Chinn and Brewer point out that these seven responses may be reduced to a mere three questions:
- Does the person accept the data as valid? If they reject the data, there’s no need to generate an explanation for it.
- Can the person provide an explanation for why the data is accepted or not accepted? If they want to reject it and preserve their mental model, they have to come up with a plausible argument for why it doesn’t apply. (Conversely, if they want to believe in the data, they have to come up with a plausible reason for why it does).
- Does the person change his or her prior theory? A person can accept the data as valid and generate an explanation for the data, but may opt to stick to the prior theory, or at most make peripheral changes. This is the question that we’re most interested in, of course.
And then they go on to say that the three questions aren’t presented in a particular order — they may be answered in parallel for all we know. The point is simply that anyone who generates one of the seven responses must also generate an answer to all three questions.
For what it’s worth, I find the three questions easier to remember.
What Factors Affect Belief?
What, then, makes a person more willing to change their mind when presented with anomalous data? I mean, apart from motivated reasoning, like our manager in the opening of this piece, people can and do reject anomalous data for all sorts of valid reasons.
Chinn and Brewer give us four factors to think about:
- The characteristics of prior knowledge. This includes a) how entrenched the prior model is (the more actions or ideas are dependent on the model, the more entrenched that model becomes), b) if the prior model is of an ontological nature (e.g. is so deeply held that it is almost built into how they see the world — like ‘marketing can’t possibly do anything useful, and sales does all the work’), c) if the person has epistemological commitments (e.g. they have certain hard-held rules about what they consider true and false — for instance, ‘qualitative data is anecdotal evidence, and anecdotal evidence doesn’t count!’), and d) if they happen to possess background knowledge that may justify or discredit the data (e.g. things they know that they bring to bear on their judgment of the data — “I have it on good authority that if you type Google into Google, you can break the internet …”)
- The characteristics of the new theory (or explanation). This includes a) the availability of a plausible alternative explanation for the data, and b) the quality of that alternative explanation. Naturally, anomalous data with no alternative theory attached doesn’t get as much play as anomalous data with an alternative theory; the best possibility is anomalous data with a compelling alternative explanation.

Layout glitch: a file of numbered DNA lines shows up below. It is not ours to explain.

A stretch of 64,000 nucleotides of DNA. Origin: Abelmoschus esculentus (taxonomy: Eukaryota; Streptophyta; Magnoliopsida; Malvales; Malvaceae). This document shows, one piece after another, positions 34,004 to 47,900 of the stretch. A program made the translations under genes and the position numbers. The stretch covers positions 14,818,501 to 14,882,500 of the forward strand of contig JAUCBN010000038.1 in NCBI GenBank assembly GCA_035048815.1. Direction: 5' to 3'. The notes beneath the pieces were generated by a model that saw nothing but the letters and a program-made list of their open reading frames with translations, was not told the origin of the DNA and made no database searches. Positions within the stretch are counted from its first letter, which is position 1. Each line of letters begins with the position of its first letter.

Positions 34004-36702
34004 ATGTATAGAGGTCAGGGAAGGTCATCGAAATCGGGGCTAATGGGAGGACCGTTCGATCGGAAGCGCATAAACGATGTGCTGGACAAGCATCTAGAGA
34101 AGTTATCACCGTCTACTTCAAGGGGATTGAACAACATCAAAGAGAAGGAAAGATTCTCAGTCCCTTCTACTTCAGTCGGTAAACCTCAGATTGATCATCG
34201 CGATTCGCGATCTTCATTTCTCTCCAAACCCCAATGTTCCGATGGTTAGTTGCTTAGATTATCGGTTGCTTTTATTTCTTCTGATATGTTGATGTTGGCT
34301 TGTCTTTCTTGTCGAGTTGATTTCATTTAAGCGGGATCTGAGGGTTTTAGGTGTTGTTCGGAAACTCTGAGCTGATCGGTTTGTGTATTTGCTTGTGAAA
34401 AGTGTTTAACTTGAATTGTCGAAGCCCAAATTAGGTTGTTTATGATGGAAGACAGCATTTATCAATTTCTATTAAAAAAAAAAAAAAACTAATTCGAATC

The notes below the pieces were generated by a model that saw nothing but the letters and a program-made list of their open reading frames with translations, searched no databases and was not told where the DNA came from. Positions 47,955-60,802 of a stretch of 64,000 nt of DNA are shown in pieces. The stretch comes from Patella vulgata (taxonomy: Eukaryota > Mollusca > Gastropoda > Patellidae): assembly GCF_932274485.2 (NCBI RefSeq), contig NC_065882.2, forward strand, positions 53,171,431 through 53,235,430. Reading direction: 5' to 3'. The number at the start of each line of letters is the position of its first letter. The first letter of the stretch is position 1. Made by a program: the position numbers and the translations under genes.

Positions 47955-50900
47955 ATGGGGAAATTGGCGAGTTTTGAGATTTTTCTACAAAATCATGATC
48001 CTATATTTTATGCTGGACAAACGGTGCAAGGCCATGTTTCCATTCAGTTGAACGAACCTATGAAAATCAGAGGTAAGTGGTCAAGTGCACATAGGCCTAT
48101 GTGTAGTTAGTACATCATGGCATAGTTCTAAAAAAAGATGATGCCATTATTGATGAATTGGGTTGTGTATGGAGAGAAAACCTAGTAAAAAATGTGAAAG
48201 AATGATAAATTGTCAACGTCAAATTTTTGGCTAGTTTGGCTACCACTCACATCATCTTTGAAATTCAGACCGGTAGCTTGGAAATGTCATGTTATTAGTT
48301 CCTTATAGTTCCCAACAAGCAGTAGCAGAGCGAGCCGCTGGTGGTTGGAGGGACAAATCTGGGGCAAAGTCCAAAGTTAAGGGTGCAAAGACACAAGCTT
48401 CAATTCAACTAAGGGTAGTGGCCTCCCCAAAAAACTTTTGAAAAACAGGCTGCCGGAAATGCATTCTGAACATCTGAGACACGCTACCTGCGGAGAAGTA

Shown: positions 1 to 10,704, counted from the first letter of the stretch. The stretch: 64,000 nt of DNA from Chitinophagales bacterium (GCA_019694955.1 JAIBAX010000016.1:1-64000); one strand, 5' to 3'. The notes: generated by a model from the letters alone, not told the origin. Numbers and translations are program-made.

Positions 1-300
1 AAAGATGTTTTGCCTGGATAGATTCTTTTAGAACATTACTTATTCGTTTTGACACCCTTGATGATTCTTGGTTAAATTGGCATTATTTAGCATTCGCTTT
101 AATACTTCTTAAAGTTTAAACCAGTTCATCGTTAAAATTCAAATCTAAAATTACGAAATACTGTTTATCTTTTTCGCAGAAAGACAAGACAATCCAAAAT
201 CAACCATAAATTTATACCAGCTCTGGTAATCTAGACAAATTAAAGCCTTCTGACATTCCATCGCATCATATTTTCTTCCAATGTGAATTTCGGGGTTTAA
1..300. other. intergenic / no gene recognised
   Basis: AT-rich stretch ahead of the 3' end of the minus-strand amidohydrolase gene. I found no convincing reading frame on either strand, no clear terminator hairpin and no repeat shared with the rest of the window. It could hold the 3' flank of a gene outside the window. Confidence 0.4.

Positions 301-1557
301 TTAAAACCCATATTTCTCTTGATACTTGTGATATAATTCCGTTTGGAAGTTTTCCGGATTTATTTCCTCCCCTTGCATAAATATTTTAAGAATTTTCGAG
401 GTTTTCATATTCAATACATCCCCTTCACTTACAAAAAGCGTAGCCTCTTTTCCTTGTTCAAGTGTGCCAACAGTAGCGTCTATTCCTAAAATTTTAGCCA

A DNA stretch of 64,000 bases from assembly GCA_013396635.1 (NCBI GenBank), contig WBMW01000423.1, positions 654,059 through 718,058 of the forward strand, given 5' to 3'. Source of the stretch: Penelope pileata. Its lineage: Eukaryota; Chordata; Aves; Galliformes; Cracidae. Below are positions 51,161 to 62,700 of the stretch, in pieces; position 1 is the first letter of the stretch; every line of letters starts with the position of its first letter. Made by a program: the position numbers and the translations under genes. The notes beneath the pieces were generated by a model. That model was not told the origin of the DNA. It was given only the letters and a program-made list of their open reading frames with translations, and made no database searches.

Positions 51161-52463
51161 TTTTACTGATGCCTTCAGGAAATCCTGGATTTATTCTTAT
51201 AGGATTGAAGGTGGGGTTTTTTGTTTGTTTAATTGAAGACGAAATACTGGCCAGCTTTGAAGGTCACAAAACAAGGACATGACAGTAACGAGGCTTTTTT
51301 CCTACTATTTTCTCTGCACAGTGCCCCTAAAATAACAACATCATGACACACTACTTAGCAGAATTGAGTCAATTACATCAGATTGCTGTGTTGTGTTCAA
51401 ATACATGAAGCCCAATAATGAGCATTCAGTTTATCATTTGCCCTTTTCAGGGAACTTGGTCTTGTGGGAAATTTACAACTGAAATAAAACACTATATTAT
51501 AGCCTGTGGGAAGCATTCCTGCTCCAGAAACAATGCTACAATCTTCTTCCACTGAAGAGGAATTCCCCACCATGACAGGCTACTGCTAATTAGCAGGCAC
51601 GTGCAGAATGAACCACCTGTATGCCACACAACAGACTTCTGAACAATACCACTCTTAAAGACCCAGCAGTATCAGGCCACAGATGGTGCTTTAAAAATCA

- The characteristics of the anomalous data — Is it a) credible? If it’s not credible, they can reject it. b) Is it ambiguous? If it’s ambiguous, they can usually reinterpret the anomalous data to fit into their existing mental models. And, c) are there multiple pieces of anomalous data? The more pieces of anomalous data you have, the more difficult it becomes for them to brush it aside.
- Finally, the individual should engage in sufficiently rigorous processing strategies — by which the authors mostly mean ‘do they take the time to properly walk through the evidence?’ Which is great if you’re reading a report and have the time to mull it over, but less great if your boss is yelling at you and you’re hungover from drinks the night before.
At the very end of the paper, Chinn and Brewer say that these factors are useful to science educators because you may invert them when teaching new scientific theories to kids.
I think this applies to data folk as well — the next time you’re facing someone who is reluctant to embrace what the data tells them, break down why they believe what they believe by looking at the three questions above, and then work through the checklist of four factors in order to figure out what else you need to give them to believe you.
Of course, this is an ideal situation, where hopefully you're faced with a reasonable manager — someone who wants to get to the bottom of things. If you're up against a business leader who's determined to stick to motivated reasoning — then, well, good luck.